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Romania Travel guide

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Romania : Michelin's recommendations

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Unsung Romania is incontestably one of the most promising tourist destinations around! Prince Charles notably enjoys spending holidays in the Carpathian Mountains, following an old tradition of European aristocracy keen on hunting and spas.
Highly francophile and cultivated, Romania has produced many first-rate artists, writers and thinkers in the last century, such as violinist and composer Georges Enesco, actress Elvire Popesco, photographer Brassaï, religious historian Mircea Eliade, playwright Eugène Ionesco, philosopher Emil Cioran, pianist Radu Lupu and singer Angela Gheorghiu, not to mention the greatest gymnast of the 20C, Nadia Comaneci.
These exceptional talents were all too often eclipsed due to the political situation in the country following the second world war. One is generally quite astonished by the Stalinesque architecture imposed on its capital, Bucharest, by President Ceausescu (1918-1989), including his Pharaonic palace and its long rectilinear avenues lined with sinister-looking buildings! Bucharest, however, contains a multitude of little "clearings" that survived this massacre, vestiges of well-heeled 19C neighbourhoods, Baroque churches and gardens, restaurants and bookshops full of French books.
You can also explore provincial Romania with its castles and monasteries, traditional costumes and country inns, haystacks and potholed roads (for which its famous Logan cars were built!) in legendary Transylvania, land of Count Dracula, where the towns of Sibiu and Brasov have retained all their cachet. As for the Carpathian Mountains, they boast magnificent landscapes with high peaks, waterfalls and the only surviving untamed forests in Europe.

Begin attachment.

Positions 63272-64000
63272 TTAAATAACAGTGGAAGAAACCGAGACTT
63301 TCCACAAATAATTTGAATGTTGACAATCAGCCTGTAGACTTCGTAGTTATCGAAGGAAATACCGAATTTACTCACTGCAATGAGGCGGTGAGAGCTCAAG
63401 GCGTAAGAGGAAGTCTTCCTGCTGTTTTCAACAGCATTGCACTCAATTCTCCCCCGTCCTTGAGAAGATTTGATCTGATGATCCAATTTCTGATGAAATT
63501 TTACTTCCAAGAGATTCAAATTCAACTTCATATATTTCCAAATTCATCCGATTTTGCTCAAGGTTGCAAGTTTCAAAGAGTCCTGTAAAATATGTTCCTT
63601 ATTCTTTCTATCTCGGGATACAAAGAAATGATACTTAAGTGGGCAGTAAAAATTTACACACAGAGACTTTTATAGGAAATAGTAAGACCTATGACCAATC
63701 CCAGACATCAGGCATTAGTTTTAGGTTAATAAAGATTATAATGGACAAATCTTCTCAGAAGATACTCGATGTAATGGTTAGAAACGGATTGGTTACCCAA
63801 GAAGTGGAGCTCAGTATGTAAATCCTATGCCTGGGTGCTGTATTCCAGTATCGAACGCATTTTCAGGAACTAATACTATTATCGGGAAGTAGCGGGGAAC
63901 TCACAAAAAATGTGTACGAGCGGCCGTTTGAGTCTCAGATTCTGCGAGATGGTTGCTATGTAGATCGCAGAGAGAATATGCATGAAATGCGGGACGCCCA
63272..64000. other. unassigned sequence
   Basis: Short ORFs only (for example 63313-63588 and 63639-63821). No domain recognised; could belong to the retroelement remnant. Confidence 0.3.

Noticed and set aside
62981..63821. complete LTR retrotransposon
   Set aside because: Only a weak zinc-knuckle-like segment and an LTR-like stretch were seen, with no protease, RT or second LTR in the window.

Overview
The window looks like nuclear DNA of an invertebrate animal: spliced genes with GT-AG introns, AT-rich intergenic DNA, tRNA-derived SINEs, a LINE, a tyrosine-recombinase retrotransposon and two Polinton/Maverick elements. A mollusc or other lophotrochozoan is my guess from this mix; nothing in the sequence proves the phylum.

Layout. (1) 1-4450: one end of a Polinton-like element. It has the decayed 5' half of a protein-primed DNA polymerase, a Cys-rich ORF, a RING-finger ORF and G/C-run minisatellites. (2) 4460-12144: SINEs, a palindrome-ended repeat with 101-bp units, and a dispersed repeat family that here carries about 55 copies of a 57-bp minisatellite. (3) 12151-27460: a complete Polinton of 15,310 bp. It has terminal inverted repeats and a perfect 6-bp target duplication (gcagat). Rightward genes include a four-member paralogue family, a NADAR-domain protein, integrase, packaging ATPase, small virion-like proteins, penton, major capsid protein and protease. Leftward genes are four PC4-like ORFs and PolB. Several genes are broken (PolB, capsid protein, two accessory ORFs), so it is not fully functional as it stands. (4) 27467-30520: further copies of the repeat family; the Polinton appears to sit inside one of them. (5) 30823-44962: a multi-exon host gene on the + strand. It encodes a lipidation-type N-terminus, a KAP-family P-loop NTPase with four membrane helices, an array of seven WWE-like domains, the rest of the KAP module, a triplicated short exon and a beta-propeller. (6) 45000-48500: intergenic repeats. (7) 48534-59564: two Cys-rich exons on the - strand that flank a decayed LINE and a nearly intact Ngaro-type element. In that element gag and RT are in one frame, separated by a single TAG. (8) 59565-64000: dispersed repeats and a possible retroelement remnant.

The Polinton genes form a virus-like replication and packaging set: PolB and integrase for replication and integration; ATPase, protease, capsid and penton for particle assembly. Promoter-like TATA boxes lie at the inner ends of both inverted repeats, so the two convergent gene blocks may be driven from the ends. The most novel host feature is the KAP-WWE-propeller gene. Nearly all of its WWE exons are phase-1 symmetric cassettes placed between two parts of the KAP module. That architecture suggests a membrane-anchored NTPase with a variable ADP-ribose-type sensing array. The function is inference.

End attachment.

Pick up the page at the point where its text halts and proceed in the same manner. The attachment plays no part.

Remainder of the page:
Romania - See all cities and regions

Romania : Must-see towns and regions

  • Bucharest

    Romania’s capital is a multi-faceted city, reflecting its tumultuous history. Its Lipscani district recalls the old mercantile city straddling East and West. From its time as voivod capital, Bucharest...

  • Timisoara (Temeswar/Temesvár)

    The capital of the Banat region is associated with the fall of communism; it was here that the revolution began in 1989. Nicknamed “Little Vienna”, Timisoara’s well-restored historic centre blends Bar...

  • Sighisoara (Schässburg/Segesvár)

    The late 12C Saxon citadel stands atop a hill, from which the name Segesvár, meaning “castle on a hill” was derived. The fortifications date from the late 14C, and encircle an upper town that was the ...

  • Brasov (Kronstadt/Brassó)

    This ancient mercantile city founded by the Saxons in the early 13C is Romania’s second city. Its cultural and economic peak was during the 16C when it became a major centre for Humanist thinking than...

  • Iasi

    Proud to be home to Romania’s first university, Iasi was also an important cultural capital in the late 19C. Its palace of culture is home to four museums including an ethnographic museum. Its rich re...

  • Bran

    Bran is renowned for its medieval castle (originally erected in wood in 1212 and rebuilt in stone in 1377), supposedly the home of Dracula. The village has developed an entire industry around the myth...

  • Constanta

    Constanta is Romania’s best-known Black Sea coast town, one of a string of resorts extending to the Bulgarian border. Its climate and fine beaches attract the tourists but it also has remains from its...

  • On the Ukrainian border, Sighetu Marmatiei forms part of a region that preserves a vibrant peasant culture, of which more may be learnt at the Maramures ethnographic museum and the village museum. Str...

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